The rise in the awareness and popularity of Bitcoin over the past few years has forced governments to take a stance on the cryptocurrency. Some governments, such as China, have attempted to marginalise Bitcoin, while other countries such as Japan and South Korea have embraced this new technology. Australia has taken a ‘stand back and watch’ approach, although it is one of the more Bitcoin friendly nations.
There is a concern by governments that Bitcoin could one day become popular enough to pose a substantial threat to their fiat currency monopolies. In an interview on CNBC, Jamie Dimon, Chairman and CEO of JP Morgan Chase, commented that “Governments are going to crush it one day. Governments like to control their currency, they control it through a central bank. They also like to know who has it. Where it is, where it’s going. Wait til someone gets hurt, wait til it’s used for illicit purposes, which is already is, governments will just shut it down.”
The ability of a government to shut down Bitcoin is an interesting topic. In the same way that governments have failed to stop viewers from illegally downloading movies, shutting down Bitcoin altogether is equally as futile. At its core, Bitcoin is just a maths problem, and private keys are mere numbers floating in cyberspace. So it’s virtually impossible to shut down Bitcoin, but one unconventional method posed to eliminate Bitcoin is that instead of attempting to shutting it down, if a government truly wanted to rid the world of Bitcoin, it could simply buy up all the Bitcoins in existence and then destroy them.
It’s important to note that this scenario is impossible from a practical standpoint. But as an interesting thought experiment, let’s humour the consequences of a government’s attempt to monopolise and destroy Bitcoin.
Firstly, if a government were intent on buying all the Bitcoin, they would create massive demand for it. An enormous buyer attempting to purchase the world’s supply of Bitcoin would lead to exponential price rises. This in turn would lead to the public participating in the buying frenzy for ‘fear of missing out’. If the government’s intention is to remove Bitcoin from the hands of its citizens, an exponential price rise would certainly create the opposite result. The lack of available supply in the Bitcoin market, multiplied by a sudden increase in speculator interest will snowball on itself to an extent where Bitcoin’s entire market cap will be much too big for any country to corner.
During the $20,000 peak in the price of Bitcoin last December, the Bitcoin market cap reached $340 billion. It’s safe to assume that a massive buyer gobbling up all the Bitcoins available for purchase would drive the price up to multiples of the all time high seen late last year. Thus, a country would have to devote a gargantuan amount of funds, perhaps in excess of its entire GDP, just to fund this one effort.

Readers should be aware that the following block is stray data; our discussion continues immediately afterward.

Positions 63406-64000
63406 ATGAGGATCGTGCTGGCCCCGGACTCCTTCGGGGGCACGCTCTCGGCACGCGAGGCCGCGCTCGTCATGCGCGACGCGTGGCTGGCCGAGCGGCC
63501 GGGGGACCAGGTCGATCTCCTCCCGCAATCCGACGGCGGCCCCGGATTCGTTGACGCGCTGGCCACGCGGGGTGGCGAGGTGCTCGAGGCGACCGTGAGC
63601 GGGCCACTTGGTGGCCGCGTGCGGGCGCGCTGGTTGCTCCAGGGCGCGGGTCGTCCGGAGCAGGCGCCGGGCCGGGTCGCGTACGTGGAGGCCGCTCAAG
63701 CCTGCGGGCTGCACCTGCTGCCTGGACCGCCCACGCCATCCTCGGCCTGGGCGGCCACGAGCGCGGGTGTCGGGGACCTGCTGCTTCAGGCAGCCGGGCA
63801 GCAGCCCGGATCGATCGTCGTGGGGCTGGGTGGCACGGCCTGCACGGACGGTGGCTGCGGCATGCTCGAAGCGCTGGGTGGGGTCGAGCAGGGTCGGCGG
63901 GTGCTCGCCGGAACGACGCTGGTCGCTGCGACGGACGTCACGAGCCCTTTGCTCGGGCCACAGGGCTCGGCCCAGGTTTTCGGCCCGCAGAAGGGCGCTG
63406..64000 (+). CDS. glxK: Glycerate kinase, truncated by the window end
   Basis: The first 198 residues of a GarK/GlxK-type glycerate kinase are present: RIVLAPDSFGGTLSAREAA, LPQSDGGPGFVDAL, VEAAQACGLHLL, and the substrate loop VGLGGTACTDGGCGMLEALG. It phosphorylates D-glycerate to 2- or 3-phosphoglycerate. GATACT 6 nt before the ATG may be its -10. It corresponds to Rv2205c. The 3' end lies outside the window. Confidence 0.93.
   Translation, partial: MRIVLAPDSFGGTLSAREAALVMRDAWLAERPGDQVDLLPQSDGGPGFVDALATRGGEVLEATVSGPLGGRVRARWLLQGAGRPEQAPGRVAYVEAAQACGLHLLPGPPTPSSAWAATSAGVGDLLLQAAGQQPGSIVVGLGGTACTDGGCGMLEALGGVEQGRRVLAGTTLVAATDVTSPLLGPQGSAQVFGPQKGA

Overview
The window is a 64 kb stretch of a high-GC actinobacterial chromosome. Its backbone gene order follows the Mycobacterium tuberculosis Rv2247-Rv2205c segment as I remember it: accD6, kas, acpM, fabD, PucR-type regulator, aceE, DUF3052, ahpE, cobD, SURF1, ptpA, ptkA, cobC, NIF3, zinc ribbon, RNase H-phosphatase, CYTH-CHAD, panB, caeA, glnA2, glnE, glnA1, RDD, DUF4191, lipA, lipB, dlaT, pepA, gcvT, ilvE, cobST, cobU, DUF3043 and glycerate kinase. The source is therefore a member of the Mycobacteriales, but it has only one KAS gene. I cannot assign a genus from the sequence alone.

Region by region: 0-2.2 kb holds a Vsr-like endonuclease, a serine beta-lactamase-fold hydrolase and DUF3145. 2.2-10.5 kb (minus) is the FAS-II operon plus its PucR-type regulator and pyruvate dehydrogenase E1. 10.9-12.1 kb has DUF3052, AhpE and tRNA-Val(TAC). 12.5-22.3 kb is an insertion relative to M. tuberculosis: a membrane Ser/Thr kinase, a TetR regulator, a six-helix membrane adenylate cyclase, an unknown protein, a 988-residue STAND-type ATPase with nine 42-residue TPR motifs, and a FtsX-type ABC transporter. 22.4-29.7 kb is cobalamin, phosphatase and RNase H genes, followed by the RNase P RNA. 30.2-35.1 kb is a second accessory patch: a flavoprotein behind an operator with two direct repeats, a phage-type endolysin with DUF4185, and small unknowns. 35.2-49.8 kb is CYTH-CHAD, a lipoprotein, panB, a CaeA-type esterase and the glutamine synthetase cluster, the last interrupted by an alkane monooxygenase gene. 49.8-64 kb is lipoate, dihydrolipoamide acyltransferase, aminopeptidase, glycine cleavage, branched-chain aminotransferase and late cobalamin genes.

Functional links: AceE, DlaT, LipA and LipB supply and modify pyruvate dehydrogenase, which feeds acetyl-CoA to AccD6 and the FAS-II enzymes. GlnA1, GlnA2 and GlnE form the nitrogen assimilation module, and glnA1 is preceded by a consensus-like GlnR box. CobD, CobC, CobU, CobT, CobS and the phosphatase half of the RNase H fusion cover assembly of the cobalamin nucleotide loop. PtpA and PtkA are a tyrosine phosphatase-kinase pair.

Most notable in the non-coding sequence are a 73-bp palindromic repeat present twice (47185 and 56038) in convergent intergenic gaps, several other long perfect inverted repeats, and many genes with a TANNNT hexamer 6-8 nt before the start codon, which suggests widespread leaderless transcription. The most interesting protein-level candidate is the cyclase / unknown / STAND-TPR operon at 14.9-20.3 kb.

Secondly, assuming that a country theoretically had an unlimited budget dedicated to acquiring every single available Bitcoin, it would also need to control the entire mining process to ensure it received all newly created Bitcoins as well. This would involve the government needing to generate enough computational power to match that of the current Bitcoin network in an attempt to 51 percent attack the Bitcoin Blockchain. At present, the entire Bitcoin network consumes as much energy as a mid sized country such as Denmark or Ireland. In fact, the Bitcoin network currently consumes more power than the bottom 159 countries! So in order to acquire all of the world’s Bitcoins, not only would a country need to devote its entire GDP to the purchasing of the coins, it would also need to commit most, if not all of its electricity output towards Bitcoin mining.
Thirdly, assuming that a government with an unlimited ‘Destroy Bitcoin’ budget had enough energy output to match that of the Bitcoin network, and hence, was somehow able to successfully acquire the overwhelming majority of the world’s Bitcoins, the remaining Bitcoins which were not able to be purchased by the government could be used to continue the Bitcoin economy. This is because Bitcoin can be divided into a hundred millionth of a coin, or eight decimal places. So even if a government was able to hoard and destroy the vast majority of the world’s Bitcoins, the remaining Bitcoins which were not able to be acquired could be divided and circulated as if the government’s devious plan never even happened.
Lastly, in the theoretical event that a government was well on its way to accumulating all of the world’s Bitcoins with the plan to destroy them, Bitcoin developers could fork the Bitcoin protocol, and the newly created forked coins could be used to create a new, uncorrupted Bitcoin ecosystem.
The thought of a hostile government attempting to accumulate and destroy Bitcoin is merely a hypothetical scenario. In reality, the financial cost and electricity output required are too large for it to ever be a feasible method for destroying Bitcoin. Nonetheless, it is a thought provoking exercise which demonstrates just how resilient Bitcoin actually is.